At 92, Balaguer hints at another run in Dominican Republic
SANTO DOMINGO, Dominican Republic -- (AP) -- In a country that cherishes
strong presidents, Dominicans who wistfully recall Joaquin Balaguer's 22-year
authoritarian rule are plotting an extraordinary comeback.
In recent weeks, Santo Domingo's trees, utility poles and walls have
plastered with posters featuring a 1986 photo of Balaguer and the slogan, ``One
more time -- out of necessity.''
``We need a person like Doctor Balaguer,'' said Ramon Rogelio Genao,
who at 32
is the youngest deputy in Congress and 60 years younger than Balaguer.
The patriarch's return would set up a race between the past and the
future in May
2000 elections. The leftist Revolutionary Party is set to offer a formidable ticket in
Hipolito Mejia and Milagros Bosch, younger politicians who have a broad
Despite near-blindness and frail health, Balaguer has done nothing to
growing speculation that he will seek an unprecedented seventh term as
Since leaving office amid vote fraud allegations in 1996, Balaguer has
supervised strategy for his Social Christian Reformist Party, appointing deputies
and dispensing advice from his modest Santo Domingo home.
His latest book, a historical work titled ``Eternal Greece,'' was recently
during a nationally televised broadcast -- one intended, in part, to demonstrate
Balaguer's ``mental capacity and lucidity,'' Genao said.
Talk of an improbable Balaguer candidacy has fascinated Dominicans,
more than half a century under Balaguer and his mentor, dictator Rafael Trujillo.
Balaguer -- who declined an interview request -- is the last of three
dominate Dominican politics since Trujillo's 1961 assassination.
Jose Francisco Pena Gomez, firebrand leader of the leftist Dominican
Revolutionary Party, died last year; Juan Bosch, leftist head of President Leonel
Fernandez's Liberation Party, has retired.
``Dominican democracy is based on chieftains,'' Genao said. Even ``we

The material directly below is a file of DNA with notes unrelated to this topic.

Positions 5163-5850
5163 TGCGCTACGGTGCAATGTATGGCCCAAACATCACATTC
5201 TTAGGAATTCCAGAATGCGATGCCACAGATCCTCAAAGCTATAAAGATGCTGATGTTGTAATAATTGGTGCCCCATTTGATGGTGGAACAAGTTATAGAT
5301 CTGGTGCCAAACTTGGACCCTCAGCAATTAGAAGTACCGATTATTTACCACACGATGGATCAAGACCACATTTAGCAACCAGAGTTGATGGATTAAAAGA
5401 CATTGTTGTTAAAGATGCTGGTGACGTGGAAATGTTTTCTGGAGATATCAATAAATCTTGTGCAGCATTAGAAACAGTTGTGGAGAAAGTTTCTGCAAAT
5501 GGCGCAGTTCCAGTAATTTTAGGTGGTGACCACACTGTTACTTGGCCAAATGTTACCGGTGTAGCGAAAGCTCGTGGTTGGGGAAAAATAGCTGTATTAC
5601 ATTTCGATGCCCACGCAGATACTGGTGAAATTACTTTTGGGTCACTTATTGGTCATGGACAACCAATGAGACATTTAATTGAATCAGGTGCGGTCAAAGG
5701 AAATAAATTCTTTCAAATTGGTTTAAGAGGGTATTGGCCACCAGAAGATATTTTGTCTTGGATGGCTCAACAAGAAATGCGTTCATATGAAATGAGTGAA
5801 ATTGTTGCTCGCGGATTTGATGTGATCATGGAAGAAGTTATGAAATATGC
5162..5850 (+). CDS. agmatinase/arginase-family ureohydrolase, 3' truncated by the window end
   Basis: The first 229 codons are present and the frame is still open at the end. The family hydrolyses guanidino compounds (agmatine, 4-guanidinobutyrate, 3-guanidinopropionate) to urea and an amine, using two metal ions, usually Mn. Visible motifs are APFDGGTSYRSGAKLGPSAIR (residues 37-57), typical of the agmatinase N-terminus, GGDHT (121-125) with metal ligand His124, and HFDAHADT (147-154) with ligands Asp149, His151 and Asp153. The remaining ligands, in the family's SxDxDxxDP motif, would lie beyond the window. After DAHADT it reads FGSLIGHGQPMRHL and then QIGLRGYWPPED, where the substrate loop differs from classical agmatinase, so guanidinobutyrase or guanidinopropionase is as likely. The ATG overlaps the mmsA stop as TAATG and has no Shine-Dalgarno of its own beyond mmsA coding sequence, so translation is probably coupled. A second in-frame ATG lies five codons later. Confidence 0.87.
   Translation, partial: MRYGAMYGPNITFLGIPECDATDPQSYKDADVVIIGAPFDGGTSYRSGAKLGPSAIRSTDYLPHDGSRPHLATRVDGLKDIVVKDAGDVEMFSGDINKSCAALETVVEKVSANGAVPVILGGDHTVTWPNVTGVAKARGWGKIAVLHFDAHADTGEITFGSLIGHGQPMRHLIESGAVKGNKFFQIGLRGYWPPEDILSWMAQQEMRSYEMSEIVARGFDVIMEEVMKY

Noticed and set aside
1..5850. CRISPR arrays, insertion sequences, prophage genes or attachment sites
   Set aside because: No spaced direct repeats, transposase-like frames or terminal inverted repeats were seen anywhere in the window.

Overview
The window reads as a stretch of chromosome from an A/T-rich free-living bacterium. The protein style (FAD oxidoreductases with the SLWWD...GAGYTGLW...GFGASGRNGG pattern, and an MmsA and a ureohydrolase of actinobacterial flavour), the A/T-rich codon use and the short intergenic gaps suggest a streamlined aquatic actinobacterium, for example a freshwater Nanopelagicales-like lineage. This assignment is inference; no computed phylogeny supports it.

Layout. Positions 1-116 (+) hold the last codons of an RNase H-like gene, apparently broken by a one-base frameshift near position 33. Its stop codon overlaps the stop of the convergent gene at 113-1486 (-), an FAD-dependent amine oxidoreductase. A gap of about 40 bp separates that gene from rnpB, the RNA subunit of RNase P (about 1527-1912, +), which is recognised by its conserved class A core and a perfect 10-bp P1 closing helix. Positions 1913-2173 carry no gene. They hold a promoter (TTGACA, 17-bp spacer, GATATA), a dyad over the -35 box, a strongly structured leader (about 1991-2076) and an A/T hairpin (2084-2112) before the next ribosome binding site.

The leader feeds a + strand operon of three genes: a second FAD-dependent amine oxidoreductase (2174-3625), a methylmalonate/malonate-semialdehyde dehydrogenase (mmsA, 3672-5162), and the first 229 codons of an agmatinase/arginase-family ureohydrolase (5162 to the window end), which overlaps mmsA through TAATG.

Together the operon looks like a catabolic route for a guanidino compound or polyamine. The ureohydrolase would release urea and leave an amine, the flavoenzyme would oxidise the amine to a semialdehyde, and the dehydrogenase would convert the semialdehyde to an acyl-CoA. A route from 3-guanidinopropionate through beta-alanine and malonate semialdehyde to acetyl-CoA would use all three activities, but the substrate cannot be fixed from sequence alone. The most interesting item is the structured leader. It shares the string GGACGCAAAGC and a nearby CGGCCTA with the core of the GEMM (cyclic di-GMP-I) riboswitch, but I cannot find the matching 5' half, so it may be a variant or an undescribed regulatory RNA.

in the new
generation are still accustomed to a strong -- STRONG -- leadership, like Pena
Gomez, like Joaquin Balaguer.''
Since 1996, Fernandez, a 45-year-old, New York-educated lawyer, has
Dominican Republic out of isolationism to become a leader in Caribbean affairs.
That's a source of pride for many here.
Fernandez has tried to break from patronage politics and make the judicial
system less corrupt. He is keen on foreign investment and privatization, and U.S.
officials say law enforcement cooperation has never been better.
But many among the poor, who comprise 70 percent of Dominicans, have
benefit. Unemployment stands at about 30 percent. And time is running out for
Fernandez, who by law can't seek a successive term in office.
Many remember Balaguer for giving land to the landless, housing to the
and building airports, schools and roads.
``Balaguer was good because there wasn't as much hunger,'' said Kika
35-year-old mother of two who, on a good day, earns $10 selling secondhand
clothing in the capital's impoverished Capotillo market district.
Whatever the facts, Balaguer ``is still seen as a mythical creature,
who can deliver,'' said political analyst Jose Israel Cuello. The cost was high:
persecution of political opponents and, in later years, alleged vote fraud.
Genao is betting that a popular fear of open trade markets and a pervasive
of xenophobia in Dominican politics could propel Balaguer, fervent nationalist, to
If he doesn't run, Balaguer likely will help determine who wins -- much
brokered Fernandez's 1996 victory by allying their parties to narrowly defeat the
frontrunner, Pena Gomez.
Not everyone relishes that prospect.
Santo Domingo shopkeeper Rafael de Leon is a longtime member of Balaguer's
party but says it's time for him to retire.
``He's finished,'' de Leon said, more as a wish than an assertion. ``We're
a time where everyone wants something new. You've seen and done enough, now